How Does Mortgage Escrow Work?

As I already alluded to, escrow isn’t necessarily a place, but rather a position. When you are placing things in escrow, you are handing them over to an intermediary (an escrow officer) that’s usually someone from the closing company, an attorney, or a title company agent. The exact individual representing your impending transaction may be different, as customs vary by state. Regardless of who represents your escrow, the same rules apply: everything entrusted to the escrow agent will remain protected and in the third-party’s possession until each predetermined condition in the original sales agreement has been met. In other words, money and documents won’t change hands until each side of a transaction has fulfilled their promises.

Picture escrow as a safe; one that each side of a transaction will place their belongings into. Sellers will typically place important documents and contracts in escrow, while buyers will typically place earnest money and other checks inside. In other words, this “safe” will hold the things each side wants out of the deal. It is worth noting, however, that there is no one side that controls the safe; that’s the escrow agent’s job, as they are an unbiased third-party (and the best way to ensure things move ahead smoothly). The only way to “open the safe,” therefore, is to complete a list of predetermined criteria that each side puts forth. That way, only once each side is satisfied with the other’s effort will the safe be opened and the contents distributed to their new owner.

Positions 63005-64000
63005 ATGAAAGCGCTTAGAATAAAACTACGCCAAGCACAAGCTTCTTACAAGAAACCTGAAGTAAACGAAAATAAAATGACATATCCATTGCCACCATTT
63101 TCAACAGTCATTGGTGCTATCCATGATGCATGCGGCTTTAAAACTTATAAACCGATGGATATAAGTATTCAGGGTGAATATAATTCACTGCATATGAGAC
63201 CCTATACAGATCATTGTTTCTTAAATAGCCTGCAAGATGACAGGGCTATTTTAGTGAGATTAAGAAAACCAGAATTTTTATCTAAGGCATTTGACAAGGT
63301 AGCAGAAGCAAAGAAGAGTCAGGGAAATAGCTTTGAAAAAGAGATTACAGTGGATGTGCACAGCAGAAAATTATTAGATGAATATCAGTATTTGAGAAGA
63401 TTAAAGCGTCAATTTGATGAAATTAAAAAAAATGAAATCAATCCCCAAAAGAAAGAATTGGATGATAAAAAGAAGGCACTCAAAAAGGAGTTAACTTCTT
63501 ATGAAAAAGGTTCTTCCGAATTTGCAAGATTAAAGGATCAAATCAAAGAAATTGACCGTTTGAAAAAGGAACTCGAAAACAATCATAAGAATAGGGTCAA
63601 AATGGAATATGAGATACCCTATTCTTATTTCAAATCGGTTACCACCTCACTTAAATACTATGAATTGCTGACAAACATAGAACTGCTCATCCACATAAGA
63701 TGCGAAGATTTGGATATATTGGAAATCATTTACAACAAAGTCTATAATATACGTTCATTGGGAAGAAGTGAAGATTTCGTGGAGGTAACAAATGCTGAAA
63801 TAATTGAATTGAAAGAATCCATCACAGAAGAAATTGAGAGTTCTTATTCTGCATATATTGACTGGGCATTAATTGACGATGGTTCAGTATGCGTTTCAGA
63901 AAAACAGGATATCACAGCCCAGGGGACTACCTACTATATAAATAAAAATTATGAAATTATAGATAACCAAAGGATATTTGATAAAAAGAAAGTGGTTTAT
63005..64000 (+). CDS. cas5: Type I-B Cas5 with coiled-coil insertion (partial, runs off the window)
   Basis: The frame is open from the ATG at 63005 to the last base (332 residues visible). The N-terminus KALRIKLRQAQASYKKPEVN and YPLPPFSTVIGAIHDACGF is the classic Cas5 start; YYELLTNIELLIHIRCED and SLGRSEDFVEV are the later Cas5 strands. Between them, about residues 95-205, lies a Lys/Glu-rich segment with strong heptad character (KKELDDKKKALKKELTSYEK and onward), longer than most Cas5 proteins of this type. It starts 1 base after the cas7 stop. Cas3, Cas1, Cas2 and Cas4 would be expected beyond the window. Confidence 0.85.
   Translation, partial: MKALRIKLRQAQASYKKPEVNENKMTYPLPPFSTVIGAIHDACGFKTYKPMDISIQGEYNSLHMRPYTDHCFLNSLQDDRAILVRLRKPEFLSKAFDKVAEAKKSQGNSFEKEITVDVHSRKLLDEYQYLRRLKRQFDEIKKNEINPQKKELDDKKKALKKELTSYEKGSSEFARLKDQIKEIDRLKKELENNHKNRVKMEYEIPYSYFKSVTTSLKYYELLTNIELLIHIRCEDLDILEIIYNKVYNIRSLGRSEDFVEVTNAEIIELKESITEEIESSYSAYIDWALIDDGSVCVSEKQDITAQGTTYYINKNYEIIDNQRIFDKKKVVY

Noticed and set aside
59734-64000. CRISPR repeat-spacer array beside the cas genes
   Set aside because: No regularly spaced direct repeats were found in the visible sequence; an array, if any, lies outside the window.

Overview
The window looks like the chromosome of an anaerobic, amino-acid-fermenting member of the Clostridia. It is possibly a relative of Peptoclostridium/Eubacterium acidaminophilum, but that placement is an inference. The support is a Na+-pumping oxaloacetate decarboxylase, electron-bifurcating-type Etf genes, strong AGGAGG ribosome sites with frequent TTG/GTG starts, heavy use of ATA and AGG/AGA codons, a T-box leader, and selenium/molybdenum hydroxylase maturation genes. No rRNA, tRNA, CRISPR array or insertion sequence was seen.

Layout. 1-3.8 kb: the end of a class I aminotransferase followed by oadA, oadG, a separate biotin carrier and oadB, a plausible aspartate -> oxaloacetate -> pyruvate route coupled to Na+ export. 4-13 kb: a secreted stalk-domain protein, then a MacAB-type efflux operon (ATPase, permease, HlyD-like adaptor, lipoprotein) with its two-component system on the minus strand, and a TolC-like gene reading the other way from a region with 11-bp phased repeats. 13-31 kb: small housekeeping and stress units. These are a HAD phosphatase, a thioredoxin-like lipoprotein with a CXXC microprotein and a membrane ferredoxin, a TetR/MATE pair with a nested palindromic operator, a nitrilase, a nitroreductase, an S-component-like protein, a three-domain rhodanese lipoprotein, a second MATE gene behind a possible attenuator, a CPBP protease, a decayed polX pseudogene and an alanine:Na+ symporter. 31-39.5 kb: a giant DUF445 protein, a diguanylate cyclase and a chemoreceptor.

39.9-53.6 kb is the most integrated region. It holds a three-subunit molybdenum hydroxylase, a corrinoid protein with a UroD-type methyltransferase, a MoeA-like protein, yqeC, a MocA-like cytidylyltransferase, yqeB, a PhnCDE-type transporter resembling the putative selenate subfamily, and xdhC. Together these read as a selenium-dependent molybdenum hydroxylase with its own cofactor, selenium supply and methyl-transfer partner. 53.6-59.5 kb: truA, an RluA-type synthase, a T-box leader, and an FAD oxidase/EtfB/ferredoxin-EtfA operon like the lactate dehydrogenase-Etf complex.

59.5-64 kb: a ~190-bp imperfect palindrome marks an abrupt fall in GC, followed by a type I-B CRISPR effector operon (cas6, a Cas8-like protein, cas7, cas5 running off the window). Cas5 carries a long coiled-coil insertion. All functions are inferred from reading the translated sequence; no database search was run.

To ensure that each side is complacent, the escrow officer will receive documentation detailing each side’s criteria. And, according to realtor.com, “every time one of those steps is completed, the buyer or seller signs off with a contingency release form; then the transaction moves on to the next step (and one step closer to closing).”

Does Escrow Pay Property Taxes?

In the event your lender set up an escrow account for your mortgage payments, you’ll be able to use said account to pay both your property taxes and homeowners insurance, too, but I digress. Escrow does not pay your property taxes, at least not in the sense many would hope. Instead, your lender will set up an escrow account for you to contribute to monthly. As a result, you can pay your property taxes from an escrow account. In fact, in addition to setting up the escrow account, most lenders will estimate your annual homeowners insurance premium and real estate property taxes. That way, you’ll know exactly how much you owe in property taxes every year, and can proceed to make monthly installments based on the final estimate.